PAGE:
The book tells the stories of Studio Anna, Brownie Downing, Casey, Cula, Diana, Delamere, Etta Easton, Studio Fisher, Florenz (Florence Williams), Nell Holden, Kalmar (AACP), Kemety, Little Sydney, Martin Boyd Pottery, Meroh, Daisy Merton, Geoffrey Merton, Nell McCredie, Modern Ceramic Products (MCP), Pates, Rohova, Grace Seccombe, Terra Ceramics, Vande, Laurie Fluss and others.

There are also chapters dedicated to the effect that imports had on these small businesses, themes and decoration, as well as a general guide to value. Not only that but the book is also richly illustrated with around 500 images including 70 colour plates, and reproductions of six original sales catalogues from Studio Anna, Diana, Studio Fisher, MCP, Pates, and Vande.

And now for the good news, unlike the majority of books on the subject of Australian pottery this book is still in print and available direct from the author herself through her website for only $100 + $10 postage and handling or only $140 including free postage when purchased together with her second book “More People’s Potteries” (which I will cover in a later installment of “Recommended Reading”).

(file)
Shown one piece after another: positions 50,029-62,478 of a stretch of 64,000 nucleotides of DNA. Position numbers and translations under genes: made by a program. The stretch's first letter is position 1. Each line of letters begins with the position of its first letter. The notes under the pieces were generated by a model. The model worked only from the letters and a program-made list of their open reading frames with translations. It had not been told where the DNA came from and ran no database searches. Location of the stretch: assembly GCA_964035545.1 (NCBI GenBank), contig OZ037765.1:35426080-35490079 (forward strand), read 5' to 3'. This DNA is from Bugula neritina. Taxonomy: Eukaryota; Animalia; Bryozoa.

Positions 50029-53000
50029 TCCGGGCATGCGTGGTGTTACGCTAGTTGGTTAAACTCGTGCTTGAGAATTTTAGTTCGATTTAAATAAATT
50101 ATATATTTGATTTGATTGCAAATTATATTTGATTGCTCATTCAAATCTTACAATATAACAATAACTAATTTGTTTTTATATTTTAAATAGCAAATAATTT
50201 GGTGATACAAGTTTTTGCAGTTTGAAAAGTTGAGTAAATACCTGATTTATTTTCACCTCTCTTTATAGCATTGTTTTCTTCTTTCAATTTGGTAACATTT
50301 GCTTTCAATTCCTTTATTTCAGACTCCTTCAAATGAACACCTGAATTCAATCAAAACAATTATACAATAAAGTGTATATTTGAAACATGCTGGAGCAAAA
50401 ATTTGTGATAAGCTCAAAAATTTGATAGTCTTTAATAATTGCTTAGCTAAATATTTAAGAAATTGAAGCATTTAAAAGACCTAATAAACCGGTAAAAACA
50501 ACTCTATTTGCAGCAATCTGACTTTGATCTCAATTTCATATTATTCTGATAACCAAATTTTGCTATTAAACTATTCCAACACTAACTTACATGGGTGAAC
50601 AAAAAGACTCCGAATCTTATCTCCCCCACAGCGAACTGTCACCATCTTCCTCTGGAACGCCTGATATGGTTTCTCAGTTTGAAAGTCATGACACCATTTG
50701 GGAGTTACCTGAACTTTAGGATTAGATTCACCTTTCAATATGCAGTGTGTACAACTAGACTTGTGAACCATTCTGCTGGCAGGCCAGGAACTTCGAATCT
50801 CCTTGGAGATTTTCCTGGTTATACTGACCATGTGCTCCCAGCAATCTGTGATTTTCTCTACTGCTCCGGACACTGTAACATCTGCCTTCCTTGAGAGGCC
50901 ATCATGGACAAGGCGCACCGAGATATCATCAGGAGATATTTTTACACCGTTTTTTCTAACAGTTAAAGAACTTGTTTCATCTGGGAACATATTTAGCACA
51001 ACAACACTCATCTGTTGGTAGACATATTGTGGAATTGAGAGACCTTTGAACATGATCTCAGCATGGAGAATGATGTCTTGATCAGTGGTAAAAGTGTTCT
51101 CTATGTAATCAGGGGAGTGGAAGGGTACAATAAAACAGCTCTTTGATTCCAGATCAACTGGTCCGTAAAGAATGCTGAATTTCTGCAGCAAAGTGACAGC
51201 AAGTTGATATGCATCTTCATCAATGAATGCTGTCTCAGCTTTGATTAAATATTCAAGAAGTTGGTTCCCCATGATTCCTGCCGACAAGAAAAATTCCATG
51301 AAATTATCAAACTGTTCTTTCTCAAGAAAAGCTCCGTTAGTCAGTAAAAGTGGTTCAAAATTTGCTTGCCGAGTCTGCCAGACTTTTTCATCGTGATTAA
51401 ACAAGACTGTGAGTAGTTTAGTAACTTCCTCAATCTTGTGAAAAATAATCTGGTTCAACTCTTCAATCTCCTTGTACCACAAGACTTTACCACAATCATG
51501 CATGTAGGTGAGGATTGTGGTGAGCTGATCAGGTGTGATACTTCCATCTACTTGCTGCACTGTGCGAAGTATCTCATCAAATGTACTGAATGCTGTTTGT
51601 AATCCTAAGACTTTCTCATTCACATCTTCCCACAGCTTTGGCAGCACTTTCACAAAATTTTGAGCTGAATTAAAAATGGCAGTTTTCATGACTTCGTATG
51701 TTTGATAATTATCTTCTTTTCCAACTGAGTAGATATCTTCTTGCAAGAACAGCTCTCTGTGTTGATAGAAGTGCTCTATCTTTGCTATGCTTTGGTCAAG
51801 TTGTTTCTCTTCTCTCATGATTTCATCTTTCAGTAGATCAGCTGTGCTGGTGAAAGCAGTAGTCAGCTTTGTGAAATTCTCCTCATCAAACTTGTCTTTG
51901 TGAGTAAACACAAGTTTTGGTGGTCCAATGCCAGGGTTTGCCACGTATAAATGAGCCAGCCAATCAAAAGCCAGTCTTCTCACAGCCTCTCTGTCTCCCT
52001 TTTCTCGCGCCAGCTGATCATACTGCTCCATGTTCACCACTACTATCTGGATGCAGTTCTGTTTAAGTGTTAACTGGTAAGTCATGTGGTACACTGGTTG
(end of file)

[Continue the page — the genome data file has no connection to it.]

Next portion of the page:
My Favourite Pieces #1 – Newtone Koala

One of the few animals in Bakewell’s Newtone range, this cheeky looking fellow would have to be one of my favorite pieces of Australian pottery in my collection,  and not just because I got him for free (he was a birthday present from my girlfriend Sarah). Produced circa 1935, with hand painted details most likely by Daisy Merton and modeled by either Daisy Merton or Jack Moss. This is in my opinion just about the best looking free-standing Koala figure produced by any of  the big Australian names from the 1930’s to the 1950’s hands down.

Most credit goes here to what looks to be the exceptional detailing provided by Daisy Merton. There were two other paintresses working for Bakewell Bros at the time (Joy Yeoman and another who it seems may not have ever signed her work) but as with the eyes being the key to an Orpheus Arfaras MCP Disney figure those stoner eyes and cheeky grin have Daisy’s name written all over them not to mention the fantastic gum-leaf and trunk detailing.

This piece does also come in the standard Newtone green and brown drip glaze combination (if you have seen it in another colour please let me know) and has also been spotted with a Trent Art Ware sticker on it but this is either the result of a sticker swap by an unscrupulous seller or older Bakewell’s stock purchased by Trent when they took over the Newtone line. If any of these were produced during the Trent period in the 1950’s it is most likely the green and brown drip glaze pieces as I think their later wares show they didn’t have the decorating talent available to pull of something like this.